Things I remember

By Larry Miller, Chief Engineer, Audio House.

Audio House was started in 1951 by Ed Down. The company was located in his house hence the name Audio House. His specialty was on-location recording. He recorded concerts for public schools and music camps such as the Stan Kenton Music Camps and Midwestern Music Camp.

I met him in 1963 and began work for him as a tape editor. The studio was his living room. In December we moved from 909 New York to the downstairs part of 307 E. 9th, a commercial building (Turner Hall). We were able to add a reasonable studio area as well as more room for production. Over the next few years we expanded into more of the building and added a control room, more office area, 2 printing presses, album production, art layout area, and equipment maintenance area. We used the upstairs auditorium as a natural echo chamber/ reverb. In 1973(?) I started a company called Audio Systems that sold high end audio equipment and recording studio equipment, using the studio area for a demonstration area. By 1977 we had ten full or part time people working for Audio House.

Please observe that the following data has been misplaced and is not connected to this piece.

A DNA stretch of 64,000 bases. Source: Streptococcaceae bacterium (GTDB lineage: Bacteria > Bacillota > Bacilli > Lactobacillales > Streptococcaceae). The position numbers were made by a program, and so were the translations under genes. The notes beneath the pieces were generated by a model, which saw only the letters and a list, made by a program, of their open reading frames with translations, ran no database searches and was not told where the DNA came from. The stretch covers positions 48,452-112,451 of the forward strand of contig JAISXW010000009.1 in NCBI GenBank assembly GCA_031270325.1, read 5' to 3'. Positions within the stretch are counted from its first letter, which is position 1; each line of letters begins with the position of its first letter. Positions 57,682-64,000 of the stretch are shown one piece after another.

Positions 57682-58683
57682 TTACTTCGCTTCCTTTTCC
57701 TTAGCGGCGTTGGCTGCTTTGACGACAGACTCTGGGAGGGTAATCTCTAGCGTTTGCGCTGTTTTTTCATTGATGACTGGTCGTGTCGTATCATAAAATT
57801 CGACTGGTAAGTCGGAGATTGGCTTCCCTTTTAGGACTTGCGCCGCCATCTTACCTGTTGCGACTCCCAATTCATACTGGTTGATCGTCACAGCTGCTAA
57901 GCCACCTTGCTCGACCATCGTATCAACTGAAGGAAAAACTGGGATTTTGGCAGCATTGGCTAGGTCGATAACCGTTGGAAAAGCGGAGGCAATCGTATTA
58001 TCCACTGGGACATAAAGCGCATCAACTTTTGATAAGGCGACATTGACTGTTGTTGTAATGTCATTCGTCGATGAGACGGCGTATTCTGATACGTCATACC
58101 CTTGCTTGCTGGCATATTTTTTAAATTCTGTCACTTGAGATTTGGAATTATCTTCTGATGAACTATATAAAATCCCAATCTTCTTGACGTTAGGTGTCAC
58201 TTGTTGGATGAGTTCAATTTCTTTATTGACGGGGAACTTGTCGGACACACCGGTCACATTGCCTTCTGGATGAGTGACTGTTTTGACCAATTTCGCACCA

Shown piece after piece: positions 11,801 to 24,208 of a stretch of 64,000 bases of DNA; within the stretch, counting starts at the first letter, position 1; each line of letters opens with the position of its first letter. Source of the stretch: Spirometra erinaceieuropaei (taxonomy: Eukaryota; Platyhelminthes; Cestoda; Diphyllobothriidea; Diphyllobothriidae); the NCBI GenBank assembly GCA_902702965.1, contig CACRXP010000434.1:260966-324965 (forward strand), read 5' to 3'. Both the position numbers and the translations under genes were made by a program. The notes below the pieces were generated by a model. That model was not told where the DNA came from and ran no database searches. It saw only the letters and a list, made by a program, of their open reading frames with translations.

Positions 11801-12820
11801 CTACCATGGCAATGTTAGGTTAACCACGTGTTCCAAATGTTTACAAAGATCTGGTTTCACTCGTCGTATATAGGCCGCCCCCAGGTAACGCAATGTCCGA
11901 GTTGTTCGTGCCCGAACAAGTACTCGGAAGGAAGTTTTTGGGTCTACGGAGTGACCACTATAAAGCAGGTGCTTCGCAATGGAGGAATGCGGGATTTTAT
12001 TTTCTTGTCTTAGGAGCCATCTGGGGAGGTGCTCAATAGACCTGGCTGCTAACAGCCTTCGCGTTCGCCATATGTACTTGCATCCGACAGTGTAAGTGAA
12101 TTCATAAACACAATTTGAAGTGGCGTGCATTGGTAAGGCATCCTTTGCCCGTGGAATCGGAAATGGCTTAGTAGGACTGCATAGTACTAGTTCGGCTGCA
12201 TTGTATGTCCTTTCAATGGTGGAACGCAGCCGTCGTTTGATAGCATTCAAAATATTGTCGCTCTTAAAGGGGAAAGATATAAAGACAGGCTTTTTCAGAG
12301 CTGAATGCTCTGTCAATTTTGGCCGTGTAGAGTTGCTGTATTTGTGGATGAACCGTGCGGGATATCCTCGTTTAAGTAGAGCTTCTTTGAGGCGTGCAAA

After we moved to the larger facility, our studio business increased considerably.

Groups: The Ravens, Winter Consort, The Illusions, Mirage, Red Dogs, Bluethings, Smack, Tide, Upside Dawn, Spider And the Crabs, Ray Sisters, Sonlife, The Reflections, The Exceptions, Eric and the Norsemen, The Flippers, Sin-Say-Shuns,

We did our own disk mastering. In 1969 we added stereo disk mastering capability with a completely custom designed stereo mastering system. Steve Heider designed it and I built it. We used an Haeco stereo cutter head with McIntosh power amps. The custom electronics were based on hand assembled op-amps.

We added the ability to imprint album covers. We would order a stock album cover and then imprint them. Ed designed our first imprinting system. Later, we obtained a hand-fed printing press and used it to imprint the covers. We added another press so that we could print our record labels locally and die cut them.

We could do up to five on-location jobs at once. Our studio went from two-track to four-track and then to twelve track. We used a mix of AKG and Syncron (large diaphragm) condenser microphones.

The 4 track studio was an Ampex 351 modified with 4 track heads. Originally we used a set of Ampex Pr-10 electronics for channels 3 and 4. We only had two Sel-Sync switches so we had to choose which channels to listen to while multi-tracking.

The 12 track was a hybrid machine with Scully 12 track heads on an Ampex 300 deck with 351 and PR-10 electronics.


I added photography as Picture House. We would take pictures of each of the groups in the various music camps that we recorded and then sell black and white photographs.



In January of 1978 Ed died in his sleep of a heart attack. By the end of 1980(?) Audio House had closed.


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